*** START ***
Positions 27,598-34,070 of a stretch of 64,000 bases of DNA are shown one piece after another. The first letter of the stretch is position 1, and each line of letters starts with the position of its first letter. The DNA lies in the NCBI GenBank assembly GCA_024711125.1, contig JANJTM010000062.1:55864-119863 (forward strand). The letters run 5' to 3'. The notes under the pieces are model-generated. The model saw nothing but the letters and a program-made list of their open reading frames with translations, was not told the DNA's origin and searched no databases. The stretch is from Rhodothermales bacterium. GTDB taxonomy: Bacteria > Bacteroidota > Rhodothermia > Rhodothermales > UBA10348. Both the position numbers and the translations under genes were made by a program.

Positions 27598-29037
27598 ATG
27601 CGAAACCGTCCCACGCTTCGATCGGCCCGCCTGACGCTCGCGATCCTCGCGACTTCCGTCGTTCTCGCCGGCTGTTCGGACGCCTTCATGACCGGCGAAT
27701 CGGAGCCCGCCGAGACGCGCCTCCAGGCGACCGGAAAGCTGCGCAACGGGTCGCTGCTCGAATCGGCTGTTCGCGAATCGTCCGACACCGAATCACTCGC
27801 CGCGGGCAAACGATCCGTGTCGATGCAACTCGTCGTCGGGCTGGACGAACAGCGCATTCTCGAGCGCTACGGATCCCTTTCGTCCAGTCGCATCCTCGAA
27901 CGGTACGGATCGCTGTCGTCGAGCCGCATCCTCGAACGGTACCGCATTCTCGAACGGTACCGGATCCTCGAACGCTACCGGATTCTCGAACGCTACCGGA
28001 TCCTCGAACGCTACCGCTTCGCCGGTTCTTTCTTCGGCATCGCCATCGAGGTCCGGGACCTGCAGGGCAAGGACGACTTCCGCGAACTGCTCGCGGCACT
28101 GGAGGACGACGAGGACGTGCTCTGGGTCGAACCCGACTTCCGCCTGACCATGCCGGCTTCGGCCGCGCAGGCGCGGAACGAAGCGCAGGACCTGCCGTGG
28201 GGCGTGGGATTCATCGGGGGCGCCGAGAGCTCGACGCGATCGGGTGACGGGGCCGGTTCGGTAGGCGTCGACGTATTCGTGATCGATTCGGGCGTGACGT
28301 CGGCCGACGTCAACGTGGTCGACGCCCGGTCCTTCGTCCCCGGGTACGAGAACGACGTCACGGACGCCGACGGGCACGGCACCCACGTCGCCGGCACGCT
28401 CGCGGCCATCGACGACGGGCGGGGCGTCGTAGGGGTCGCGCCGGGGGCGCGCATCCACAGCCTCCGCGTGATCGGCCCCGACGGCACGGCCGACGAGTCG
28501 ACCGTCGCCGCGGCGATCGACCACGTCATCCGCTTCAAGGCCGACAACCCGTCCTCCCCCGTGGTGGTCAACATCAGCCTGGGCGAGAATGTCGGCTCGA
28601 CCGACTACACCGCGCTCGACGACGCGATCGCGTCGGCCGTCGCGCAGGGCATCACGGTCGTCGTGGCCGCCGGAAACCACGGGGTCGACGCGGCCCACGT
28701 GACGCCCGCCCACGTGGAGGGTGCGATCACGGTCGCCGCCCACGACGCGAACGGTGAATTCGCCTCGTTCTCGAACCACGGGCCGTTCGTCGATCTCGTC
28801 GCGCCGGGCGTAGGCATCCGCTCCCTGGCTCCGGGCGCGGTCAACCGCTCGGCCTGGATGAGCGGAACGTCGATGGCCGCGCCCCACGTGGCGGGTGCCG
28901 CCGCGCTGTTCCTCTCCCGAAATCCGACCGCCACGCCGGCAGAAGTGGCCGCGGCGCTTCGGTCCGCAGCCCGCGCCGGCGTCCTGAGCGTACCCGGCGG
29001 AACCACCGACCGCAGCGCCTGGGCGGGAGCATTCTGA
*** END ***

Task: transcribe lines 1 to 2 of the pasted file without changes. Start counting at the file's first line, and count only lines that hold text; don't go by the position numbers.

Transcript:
Positions 27,598-34,070 of a stretch of 64,000 bases of DNA are shown one piece after another. The first letter of the stretch is position 1, and each line of letters starts with the position of its first letter. The DNA lies in the NCBI GenBank assembly GCA_024711125.1, contig JANJTM010000062.1:55864-119863 (forward strand). The letters run 5' to 3'. The notes under the pieces are model-generated. The model saw nothing but the letters and a program-made list of their open reading frames with translations, was not told the DNA's origin and searched no databases. The stretch is from Rhodothermales bacterium. GTDB taxonomy: Bacteria > Bacteroidota > Rhodothermia > Rhodothermales > UBA10348. Both the position numbers and the translations under genes were made by a program.

Positions 27598-29037